LIBR 281-05
LIBR 281-14
Seminar in Contemporary Issues
Topic: International and Comparative Librarianship
Spring 2012 Greensheet

Dr. Paul M. Christensen 
E-mail
Office Location: Virtual, Indianola, WA
Home Phone: 360-297-2965
Office Hours:  Via e-mail, Elluminate/Collaborate, Skype or telephone.  An optional overview of the course will be available via Blackboard Collaborate.


Greensheet Links
Textbooks and Readings
Course Requirements
Resources
D2L
iSchool eBookstore
 

Mission of the School The School of Library and Information Science (SLIS) at San Jose State University educates professionals and develops leaders who organize, manage and enable the effective use of information and ideas in order to contribute to the well-being of our communities.

Getting Started SLIS utilizes a content management system called Desire2Learn(D2L) for class communications, submitting assignments, and grade records. This course will be available in D2L on Wednesday January 25. You will be enrolled automatically.

Our class begins on Wednesday, January 25, 2012 and ends on May 15, 2012. Weekly class sessions run from Monday through Sunday of the following week. New weekly material appear each Monday in D2L and assignments are generally due Sunday evening by midnight.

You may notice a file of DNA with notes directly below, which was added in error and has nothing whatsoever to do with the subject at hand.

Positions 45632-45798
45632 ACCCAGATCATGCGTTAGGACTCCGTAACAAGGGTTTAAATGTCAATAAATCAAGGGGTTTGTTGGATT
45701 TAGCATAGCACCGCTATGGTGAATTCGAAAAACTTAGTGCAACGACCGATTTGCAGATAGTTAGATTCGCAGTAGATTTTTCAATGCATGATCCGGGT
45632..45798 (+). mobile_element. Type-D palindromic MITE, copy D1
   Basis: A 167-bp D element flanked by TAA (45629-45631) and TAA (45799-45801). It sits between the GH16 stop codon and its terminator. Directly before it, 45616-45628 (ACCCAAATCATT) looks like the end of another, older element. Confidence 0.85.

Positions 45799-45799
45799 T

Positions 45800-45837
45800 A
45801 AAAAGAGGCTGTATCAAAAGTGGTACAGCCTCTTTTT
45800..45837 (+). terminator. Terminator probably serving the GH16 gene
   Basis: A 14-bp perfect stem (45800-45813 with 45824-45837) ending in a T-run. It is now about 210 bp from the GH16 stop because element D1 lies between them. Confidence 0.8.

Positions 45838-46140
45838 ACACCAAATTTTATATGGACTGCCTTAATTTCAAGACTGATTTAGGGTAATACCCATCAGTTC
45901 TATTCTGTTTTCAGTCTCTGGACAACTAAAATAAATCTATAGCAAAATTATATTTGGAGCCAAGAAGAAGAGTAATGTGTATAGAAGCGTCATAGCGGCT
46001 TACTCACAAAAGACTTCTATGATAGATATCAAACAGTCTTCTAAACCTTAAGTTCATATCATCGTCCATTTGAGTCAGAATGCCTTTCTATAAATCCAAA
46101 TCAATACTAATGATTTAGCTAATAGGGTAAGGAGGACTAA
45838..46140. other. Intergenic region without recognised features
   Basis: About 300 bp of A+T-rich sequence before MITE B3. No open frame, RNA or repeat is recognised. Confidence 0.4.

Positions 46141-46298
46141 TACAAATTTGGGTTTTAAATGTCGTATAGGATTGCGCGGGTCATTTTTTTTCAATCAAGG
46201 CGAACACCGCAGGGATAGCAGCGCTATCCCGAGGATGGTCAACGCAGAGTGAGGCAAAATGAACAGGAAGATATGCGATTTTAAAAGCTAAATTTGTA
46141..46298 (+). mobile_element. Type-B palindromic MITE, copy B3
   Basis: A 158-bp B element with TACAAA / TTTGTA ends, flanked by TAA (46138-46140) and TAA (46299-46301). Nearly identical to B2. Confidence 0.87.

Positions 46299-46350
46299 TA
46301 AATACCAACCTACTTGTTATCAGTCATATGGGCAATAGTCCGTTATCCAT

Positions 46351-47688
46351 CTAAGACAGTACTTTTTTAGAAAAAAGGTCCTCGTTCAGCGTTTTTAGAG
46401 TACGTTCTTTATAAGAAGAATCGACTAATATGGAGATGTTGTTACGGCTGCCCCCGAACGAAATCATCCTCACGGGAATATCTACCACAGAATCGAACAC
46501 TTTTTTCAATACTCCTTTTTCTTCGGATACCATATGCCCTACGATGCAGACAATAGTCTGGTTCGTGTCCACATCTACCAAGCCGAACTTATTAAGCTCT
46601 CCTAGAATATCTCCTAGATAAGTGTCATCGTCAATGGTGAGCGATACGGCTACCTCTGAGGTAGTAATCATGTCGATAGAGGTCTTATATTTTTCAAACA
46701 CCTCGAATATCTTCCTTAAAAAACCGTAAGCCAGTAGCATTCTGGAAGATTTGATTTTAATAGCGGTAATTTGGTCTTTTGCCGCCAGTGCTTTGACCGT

Welcome

Welcome to International and Comparative Librarianship. I am pleased that you have decided to enroll. I hope you will enjoy the educational experience and ponder some of the challenges of international librarianship.

Instruction Begins January 25, 2012
Spring Recess March 26-March 30, 2012
Instruction Ends May 15, 2012 

Course Description

Theory, history, and principles of international and comparative librarianship will be explored. Focus will be an appreciation and understanding of how library development and practice reflect the cultural, economic, educational, political, social and technological development of nations and regions.

Course Prerequisites: LIBR 200, LIBR 202, and LIBR 204.

Course Objectives

Student Learning Outcomes  
Upon successful completion of this course, students will be able to:

  • understand the theory, principles, and practices of international librarianship;
  • explain basic concepts related to managing, maintaining collections, marketing and advocating for international libraries;
  • articulate the relationships between people, processes, and technology in international libraries (e.g., training, information-seeking behaviors, policies and procedures of public/technical services, and access to information);
  • conceptualize the historical and current role of librarianship within one country or region (outside of the United States);
  • explain how internal/external factors like education, cultures, traditions, economics, intellectual freedom, literacy, values, ethics, politics, and privacy rights impact information organizations;